So down we went, and when I stopped at the other side of the field and looked back, it really hit me what a large group we were! Doing these hikes with a bus instead of cars has its advantages (can do linear routes instead of going back the way you came), but it means to keep the costs reasonable you have to fill up the bus... and 50 is a lot of people to have on the trail with you! :p

people or ants?

Oh well, waiting for people to catch up gave us time to goof-off... check out these two red-faced redheads!

Or even better, a well!!! :O)


Aha! Finally found an almond blossom I could get up close and personal with. These flowers are so beautiful! And short-lived...

But enough dawdling, it's almost lunch-time and we need to keep winding around this mountain!

"you coming or what?"

Quick stop to receive instructions from the guide: "we'll be stopping for lunch at that pine tree". Can you figure out which one he's talking about?

Uhuh... me neither! Fortunately there were more people from the group ahead of us who did know, and once we got closer you could see them setting up and it was quite clear which pine tree he was talking about! :p

Walking this trail, I just kept saying how amazingly beautiful it all was! I've seen this mountain from Alicante so many times, but never thought it would be this impressive up close, with the sheer rocks climbing to the sky and all the vegetation... Had you told me before I started up these hikes that Alicante wasn't brown, it was green, I would never have believed you!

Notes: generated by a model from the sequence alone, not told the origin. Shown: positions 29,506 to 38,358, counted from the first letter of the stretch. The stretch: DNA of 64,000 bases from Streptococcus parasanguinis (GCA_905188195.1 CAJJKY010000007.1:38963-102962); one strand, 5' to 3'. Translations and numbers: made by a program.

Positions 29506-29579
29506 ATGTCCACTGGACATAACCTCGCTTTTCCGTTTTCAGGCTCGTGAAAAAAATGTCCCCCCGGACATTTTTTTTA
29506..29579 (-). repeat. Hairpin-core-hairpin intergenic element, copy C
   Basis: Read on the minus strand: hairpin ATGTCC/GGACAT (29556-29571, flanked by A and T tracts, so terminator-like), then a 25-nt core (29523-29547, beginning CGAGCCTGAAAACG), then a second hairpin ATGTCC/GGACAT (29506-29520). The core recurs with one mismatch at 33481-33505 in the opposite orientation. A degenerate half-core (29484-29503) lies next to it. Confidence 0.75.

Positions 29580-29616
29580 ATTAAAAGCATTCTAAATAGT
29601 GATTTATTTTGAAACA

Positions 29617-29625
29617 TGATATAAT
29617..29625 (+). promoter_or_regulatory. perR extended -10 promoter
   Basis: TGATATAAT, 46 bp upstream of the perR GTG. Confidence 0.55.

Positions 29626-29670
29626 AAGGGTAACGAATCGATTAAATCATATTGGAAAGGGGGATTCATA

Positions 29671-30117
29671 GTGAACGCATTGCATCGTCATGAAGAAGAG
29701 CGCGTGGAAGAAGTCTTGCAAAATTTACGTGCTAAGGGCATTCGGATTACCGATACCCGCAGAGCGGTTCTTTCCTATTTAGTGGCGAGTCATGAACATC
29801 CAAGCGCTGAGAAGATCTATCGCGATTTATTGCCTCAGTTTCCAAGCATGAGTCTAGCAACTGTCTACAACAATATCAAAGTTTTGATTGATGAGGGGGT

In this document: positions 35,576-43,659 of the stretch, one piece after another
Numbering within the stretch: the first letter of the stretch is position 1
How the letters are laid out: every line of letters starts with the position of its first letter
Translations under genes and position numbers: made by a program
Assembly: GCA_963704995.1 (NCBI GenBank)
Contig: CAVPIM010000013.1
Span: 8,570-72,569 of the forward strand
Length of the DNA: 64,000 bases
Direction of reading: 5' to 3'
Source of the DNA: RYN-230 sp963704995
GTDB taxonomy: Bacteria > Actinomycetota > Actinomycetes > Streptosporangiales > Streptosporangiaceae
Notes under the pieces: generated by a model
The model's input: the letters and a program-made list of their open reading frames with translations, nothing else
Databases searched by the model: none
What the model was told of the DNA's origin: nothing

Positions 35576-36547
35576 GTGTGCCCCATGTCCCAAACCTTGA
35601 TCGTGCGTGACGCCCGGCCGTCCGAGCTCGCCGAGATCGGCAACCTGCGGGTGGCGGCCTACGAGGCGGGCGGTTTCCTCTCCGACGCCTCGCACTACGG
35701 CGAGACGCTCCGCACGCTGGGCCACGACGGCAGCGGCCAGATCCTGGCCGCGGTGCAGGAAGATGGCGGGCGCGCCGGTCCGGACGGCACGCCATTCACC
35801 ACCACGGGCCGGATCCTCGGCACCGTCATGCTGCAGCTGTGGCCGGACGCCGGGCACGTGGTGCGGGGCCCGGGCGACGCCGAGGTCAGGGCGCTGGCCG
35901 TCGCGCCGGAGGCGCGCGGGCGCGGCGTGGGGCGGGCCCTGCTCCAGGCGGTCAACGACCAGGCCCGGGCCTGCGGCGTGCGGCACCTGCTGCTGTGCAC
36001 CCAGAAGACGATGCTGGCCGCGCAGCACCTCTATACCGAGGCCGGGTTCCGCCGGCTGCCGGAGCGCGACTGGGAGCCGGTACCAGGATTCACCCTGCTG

So we had a nice long stop for lunch (as usual with the Trenet gang, an hour's lunch), and I had to cover up -not from the cold- from the sun! It hadn't occurred to me to take a hat... thankfully I didn't need my scarf to keep warm, just to keep the sun off my head!

Lunch on the side of a mountain, with friendly people, surrounded by vegetation, and with a fabulous view...

What more can you ask for?

After lunch we had about 2 more hours of hiking along the path you see here, going round the mountain 'till we met the bus at the Cuevas de Canalobre near Busot.

This area had me quite intrigued and decided to come back some day and go exploring up in there!

Plus I got to see another almond tree starting to bloom:

All in all, a fabulous (and tiring) hike!

That was three weeks ago (Jan 15), I went out again the next two Sundays as well, so keep your hiking boots handy 'cause I'll be taking you out again soon! ;o)


  1. I am absolutely loving these hiking posts. If I EVER get to your part of the world, I'm going on a hike with you. The views are stunning. And you are probably hiking past a ton of geocaches. LOL.

    1. You'd better come in the Fall then, cool enough to hike, but the Mediterranean's still warm enough to go swimming! ;o)

  2. Replies
    1. I've got plenty!!! It just never dawns on me to pull it out in winter! :p (I did remember for the next two hikes, although the last one it stayed in my pack and I just wore my beanie, cold!!!)

  3. What an invigorating hike you and your dad had. The views are really quite splendid – I bet the air is fresh too – get all that oxygen.

    1. Definitely lots of fresh air! Not that that's something we're short on around here, living next to the Mediterranean and all that... but it is nice to inhale that mix of rosemary and thyme in the air! :o)

  4. I love that creative dining room. Of course everything would taste better there. I also love the pictures of you and your dad. Wonderful and very beautiful, Cris!

    1. I want that dining room! :p

  5. Thank you so much for this blog post, Cris! It only gives me the desire to go back to Europe and take a long hike in the hills (be they in Provence or Burgundy). :)